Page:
Guns from the Confederate War Ship the CSS Pee Dee to be Recovered from River

If you caught Sons of Guns last night, you saw that the Gulf of Mexico is so dangerous, it now requires gun vessels to patrol it akin to those cruising the Gulf of Tonkin circa 1969. So it only seems right that Guns.com take a look at a ship that prowled the Dixie of balladeers, the CSS Pee Dee.

The CSS Pee Dee was equipped with a 6.4-inch Brooke Rifle, a type of rifled, muzzle-loading naval and coastal defense gun, a 7-inch Brook Rifle, and a 9-inch Dahlgren, another type of naval artillery.  Currently, plans to lift three of these long-submerged Confederate cannons from the Pee Dee River in Florence, South Carolina, are moving forward with the help of a $200,000 grant provided by a local historical foundation.

Carl Hill, curator of the War Between the States Museum in Florence, spoke to Guns.com on the importance of the recovery of these relics, specifically that they would provide a glimpse of the little-known naval war along the river that was briefly conducted during the last year of the Confederacy in 1865.

CSS Pee Dee museum.

“The Pee Dee was a gunboat,” Hill explained. “It was 150 feet long by 27 feet wide. It was designed to patrol harbors in the area.”

“The guns are still submerged in the Pee Dee River,” Hill explained. “Examination of them underwater revealed that one of the guns is still loaded and will have to be diffused before the guns can be raised. This should happen by next year.”

The history of the Pee Dee, described as a “Macon-class” gunboat, was short and ignominious, matching the other “sinking fortunes” of the Confederacy. The boat was commissioned and launched in a losing attempt to counter a blockade of Southern Harbors by Union boats and the Pee Dee spent its short life sheltering, away from the coast, upriver. It was scuttled (deliberately allowed to sink) by its own crew in February of 1865 after a skirmish with a Union boat (remember this was the end of the war and keeping guns and gunboats out of Yankee hands was an endgame strategy).

In December of 2010 archeological researchers with the University of South Carolina announced they had located the remains of the ship including its cannons in an underwater debris field. They noted the discovery could shed new light on the South’s futile attempts to keep its almost nonexistent navy in action during the last days of the war.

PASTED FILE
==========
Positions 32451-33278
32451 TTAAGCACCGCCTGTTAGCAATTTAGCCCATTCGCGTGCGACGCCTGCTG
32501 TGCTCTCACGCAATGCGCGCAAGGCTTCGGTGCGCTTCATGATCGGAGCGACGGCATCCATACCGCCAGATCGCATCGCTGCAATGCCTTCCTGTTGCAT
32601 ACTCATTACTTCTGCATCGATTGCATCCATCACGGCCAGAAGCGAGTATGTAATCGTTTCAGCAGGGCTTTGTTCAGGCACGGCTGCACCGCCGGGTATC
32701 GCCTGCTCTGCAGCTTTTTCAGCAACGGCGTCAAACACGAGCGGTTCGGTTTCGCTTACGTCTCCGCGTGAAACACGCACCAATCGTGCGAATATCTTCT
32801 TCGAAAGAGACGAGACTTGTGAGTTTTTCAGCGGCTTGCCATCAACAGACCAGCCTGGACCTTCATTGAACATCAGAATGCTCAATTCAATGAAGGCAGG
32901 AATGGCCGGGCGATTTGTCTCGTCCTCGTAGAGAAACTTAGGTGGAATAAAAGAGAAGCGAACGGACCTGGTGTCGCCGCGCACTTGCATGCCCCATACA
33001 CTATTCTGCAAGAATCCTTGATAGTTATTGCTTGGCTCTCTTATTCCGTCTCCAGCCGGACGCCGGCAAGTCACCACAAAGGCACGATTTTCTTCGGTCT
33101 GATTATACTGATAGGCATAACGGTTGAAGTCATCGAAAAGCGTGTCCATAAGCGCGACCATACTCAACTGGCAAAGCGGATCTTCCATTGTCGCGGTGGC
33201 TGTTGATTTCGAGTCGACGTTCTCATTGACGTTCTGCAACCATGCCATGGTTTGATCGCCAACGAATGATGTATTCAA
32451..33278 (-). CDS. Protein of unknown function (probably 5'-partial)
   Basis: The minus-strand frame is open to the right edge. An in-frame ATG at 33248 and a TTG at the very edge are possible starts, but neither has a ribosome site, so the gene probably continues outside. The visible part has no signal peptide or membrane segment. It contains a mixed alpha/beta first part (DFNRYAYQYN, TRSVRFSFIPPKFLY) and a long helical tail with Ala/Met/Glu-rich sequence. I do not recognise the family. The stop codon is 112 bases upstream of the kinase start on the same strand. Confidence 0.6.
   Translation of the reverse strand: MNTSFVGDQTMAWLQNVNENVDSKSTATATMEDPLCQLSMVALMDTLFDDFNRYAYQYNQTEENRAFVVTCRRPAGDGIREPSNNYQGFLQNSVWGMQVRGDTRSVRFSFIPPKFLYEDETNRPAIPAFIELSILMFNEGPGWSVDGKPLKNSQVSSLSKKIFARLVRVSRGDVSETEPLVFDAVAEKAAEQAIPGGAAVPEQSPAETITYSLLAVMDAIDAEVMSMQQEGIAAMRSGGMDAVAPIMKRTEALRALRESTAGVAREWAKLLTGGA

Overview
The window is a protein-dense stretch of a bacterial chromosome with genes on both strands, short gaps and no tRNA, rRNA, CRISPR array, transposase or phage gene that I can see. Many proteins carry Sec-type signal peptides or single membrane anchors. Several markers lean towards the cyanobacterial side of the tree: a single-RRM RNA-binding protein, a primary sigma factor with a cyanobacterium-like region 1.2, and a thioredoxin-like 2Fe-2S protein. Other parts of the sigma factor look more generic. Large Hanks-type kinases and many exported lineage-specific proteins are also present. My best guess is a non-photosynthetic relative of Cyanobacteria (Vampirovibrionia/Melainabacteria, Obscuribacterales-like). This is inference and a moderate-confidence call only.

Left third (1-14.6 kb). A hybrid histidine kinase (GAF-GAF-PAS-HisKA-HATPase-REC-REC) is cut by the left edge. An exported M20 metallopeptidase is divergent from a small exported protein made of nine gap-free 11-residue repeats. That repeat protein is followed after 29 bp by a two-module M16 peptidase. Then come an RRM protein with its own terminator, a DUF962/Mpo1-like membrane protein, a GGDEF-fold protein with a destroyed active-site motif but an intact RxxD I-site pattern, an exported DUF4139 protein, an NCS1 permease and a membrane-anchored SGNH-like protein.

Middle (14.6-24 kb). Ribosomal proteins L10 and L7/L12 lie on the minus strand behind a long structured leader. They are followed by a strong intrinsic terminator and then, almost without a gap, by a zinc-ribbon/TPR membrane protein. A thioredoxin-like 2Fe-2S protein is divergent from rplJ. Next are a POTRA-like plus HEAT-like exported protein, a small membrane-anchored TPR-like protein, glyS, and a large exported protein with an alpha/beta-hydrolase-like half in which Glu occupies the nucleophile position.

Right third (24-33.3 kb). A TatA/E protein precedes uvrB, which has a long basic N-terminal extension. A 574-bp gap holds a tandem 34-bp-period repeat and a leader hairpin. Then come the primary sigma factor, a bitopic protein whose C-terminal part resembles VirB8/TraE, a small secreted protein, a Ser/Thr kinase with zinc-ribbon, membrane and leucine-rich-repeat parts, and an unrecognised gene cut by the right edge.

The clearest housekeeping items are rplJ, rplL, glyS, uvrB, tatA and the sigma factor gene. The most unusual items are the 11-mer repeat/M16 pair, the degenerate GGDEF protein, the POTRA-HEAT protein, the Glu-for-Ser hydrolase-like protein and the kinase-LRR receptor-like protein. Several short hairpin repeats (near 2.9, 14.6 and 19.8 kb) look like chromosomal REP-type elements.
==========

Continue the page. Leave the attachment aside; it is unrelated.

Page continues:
“At its end the Pee Dee was sailed downriver and the crew dumped its guns overboard to prevent their capture by Union forces,” Hill said. “They then set the boat on fire and floated it out into the middle of the river. Some portions of the wreckage were later recovered and taken by souvenir and relic hunters. But the museum was able to reclaim some of the flanking boards and the ribs off the ship.”

The ship’s boiler was also hauled out of the river without permission in the 1950s and Hill believes it is rotting somewhere in a junkyard, its historical significance unknown.

Once the guns are brought up they could join other rare Confederate relics in the War Between the States Museum. The museum opened in 1988 after six members of the Sons of Confederate Veterans donated artifacts and located them in a downtown Florence building.

“We have a little bit of everything here,” Hill said. “We have a lot of local artifacts including over 500 photos of Civil War soldiers, plus rare guns and relics of the military program in Florence including the Pee Dee Navy Yard.”

A prison camp for Union prisoners was also located in the area and has provided memorabilia and artifacts. Confederate weapons, uniforms and equipment are much rarer and harder to find than those of the Union, Hill agreed.

The museum, a nonprofit, depends on donations to expand its historical preservation so, (hint, hint), if preserving Civil War relics means something to you, consider making a contribution. You can find contact information here.